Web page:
Denial. Kate Kelly expanded her 2008 reporting on the fall of Bear Stearns for The Wall Street Journal into a book titled Street Fighters: The Last 72 Hours of Bear Stearns, the Toughest Firm on Wall Street. The hour-by-hour structure of the book increases the intensity of the action Kelly describes. The context she creates by references to earlier times allows the tension to relax periodically. Throughout, Kelly highlights the many ways in which CEO Alan Schwartz and Chairman Jimmy Cayne ignored or denied the gravity of the situation the company was in. By the time reality sank in, there were few options remaining. Kelly dedicates the book to the 14,000 people who worked for Bear Stearns, and those potential readers won’t like a lot of her explanation of what happened. The rapid demise of Bear was surprising at the time, and understandable in the context that Kelly presents. I wanted to learn more about many of the conversations that Kelly referenced as happening, but doesn’t elaborate. While JPMorgan Chase CEO Jamie Dimon seemed to be on the phone constantly about a deal, Kelly doesn’t provide much insight into the details. I wondered a lot about the progression of Dimon’s conversations, especially with Tim Geithner. Nonetheless, Street Fighters provides fast reading about the final hours of a once-successful company, and most readers will find the story captivating.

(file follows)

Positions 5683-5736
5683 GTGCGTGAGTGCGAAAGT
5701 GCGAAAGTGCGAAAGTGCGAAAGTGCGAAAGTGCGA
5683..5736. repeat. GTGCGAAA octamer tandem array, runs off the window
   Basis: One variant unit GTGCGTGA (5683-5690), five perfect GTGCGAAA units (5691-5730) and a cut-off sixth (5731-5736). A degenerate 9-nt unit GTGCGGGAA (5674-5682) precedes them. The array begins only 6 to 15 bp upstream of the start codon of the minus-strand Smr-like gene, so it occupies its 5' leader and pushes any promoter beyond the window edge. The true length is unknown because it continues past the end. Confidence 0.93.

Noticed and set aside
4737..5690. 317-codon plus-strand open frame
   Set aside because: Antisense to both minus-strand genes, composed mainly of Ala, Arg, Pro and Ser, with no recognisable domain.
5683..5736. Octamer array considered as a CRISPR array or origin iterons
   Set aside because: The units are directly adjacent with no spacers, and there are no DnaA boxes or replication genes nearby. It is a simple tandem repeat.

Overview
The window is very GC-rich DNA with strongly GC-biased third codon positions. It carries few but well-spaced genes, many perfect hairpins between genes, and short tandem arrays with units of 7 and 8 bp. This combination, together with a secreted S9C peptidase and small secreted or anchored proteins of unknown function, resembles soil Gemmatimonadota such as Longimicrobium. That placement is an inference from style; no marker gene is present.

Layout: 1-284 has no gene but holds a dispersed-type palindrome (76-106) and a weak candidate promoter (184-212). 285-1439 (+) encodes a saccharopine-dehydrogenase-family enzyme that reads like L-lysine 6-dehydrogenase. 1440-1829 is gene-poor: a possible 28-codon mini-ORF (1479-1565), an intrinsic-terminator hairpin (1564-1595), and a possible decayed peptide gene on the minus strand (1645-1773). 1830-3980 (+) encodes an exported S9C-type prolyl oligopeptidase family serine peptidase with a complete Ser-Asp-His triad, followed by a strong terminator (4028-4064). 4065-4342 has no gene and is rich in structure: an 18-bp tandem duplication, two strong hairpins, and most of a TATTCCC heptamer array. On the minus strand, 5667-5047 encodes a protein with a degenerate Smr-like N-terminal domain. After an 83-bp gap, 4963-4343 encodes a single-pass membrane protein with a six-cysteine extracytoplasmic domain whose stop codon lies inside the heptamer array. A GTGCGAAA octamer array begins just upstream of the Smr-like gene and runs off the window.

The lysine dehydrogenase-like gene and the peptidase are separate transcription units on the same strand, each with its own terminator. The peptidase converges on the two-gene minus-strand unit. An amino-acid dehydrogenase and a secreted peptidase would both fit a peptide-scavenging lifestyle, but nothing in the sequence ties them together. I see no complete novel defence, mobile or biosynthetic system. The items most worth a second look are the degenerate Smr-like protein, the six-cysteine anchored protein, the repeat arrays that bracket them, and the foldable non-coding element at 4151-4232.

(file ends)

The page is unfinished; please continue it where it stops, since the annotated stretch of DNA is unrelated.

Rating: Four-star (Highly Recommended)